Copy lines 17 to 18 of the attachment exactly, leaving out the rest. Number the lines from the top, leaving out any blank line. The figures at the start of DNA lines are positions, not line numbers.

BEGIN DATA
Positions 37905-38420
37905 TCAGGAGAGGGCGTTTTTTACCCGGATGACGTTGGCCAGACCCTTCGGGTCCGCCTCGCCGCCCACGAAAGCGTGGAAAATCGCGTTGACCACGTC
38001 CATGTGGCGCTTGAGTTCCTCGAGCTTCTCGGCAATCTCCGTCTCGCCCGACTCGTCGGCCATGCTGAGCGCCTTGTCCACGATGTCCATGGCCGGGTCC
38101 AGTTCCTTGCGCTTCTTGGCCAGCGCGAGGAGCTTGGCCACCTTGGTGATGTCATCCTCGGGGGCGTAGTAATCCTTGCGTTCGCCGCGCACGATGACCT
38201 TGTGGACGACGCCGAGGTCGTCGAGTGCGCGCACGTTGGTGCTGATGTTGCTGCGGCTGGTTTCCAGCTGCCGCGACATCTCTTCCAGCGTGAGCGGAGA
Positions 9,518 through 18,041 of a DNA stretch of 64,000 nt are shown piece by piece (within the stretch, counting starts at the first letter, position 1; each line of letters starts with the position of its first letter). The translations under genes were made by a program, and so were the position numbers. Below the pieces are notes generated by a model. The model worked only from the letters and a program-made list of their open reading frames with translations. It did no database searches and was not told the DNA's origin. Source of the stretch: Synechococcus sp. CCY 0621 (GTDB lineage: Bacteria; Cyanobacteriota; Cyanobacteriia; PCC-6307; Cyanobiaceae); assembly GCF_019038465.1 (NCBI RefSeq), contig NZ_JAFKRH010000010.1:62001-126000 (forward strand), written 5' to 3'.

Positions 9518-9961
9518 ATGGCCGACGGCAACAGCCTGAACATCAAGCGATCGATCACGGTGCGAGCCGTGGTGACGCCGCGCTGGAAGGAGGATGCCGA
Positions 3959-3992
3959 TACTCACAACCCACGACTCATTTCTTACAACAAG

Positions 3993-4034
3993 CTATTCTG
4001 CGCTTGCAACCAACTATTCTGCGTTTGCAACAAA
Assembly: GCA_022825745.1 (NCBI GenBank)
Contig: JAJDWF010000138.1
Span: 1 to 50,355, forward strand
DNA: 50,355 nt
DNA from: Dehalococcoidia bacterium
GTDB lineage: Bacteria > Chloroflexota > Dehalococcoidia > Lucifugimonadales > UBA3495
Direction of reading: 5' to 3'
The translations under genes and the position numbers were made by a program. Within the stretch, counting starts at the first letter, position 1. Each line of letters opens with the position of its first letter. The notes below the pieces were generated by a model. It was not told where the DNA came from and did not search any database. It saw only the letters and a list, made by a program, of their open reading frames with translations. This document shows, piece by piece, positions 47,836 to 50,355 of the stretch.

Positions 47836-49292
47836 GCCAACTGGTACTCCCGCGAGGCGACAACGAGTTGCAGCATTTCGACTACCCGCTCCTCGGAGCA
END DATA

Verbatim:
DNA: 50,355 nt
DNA from: Dehalococcoidia bacterium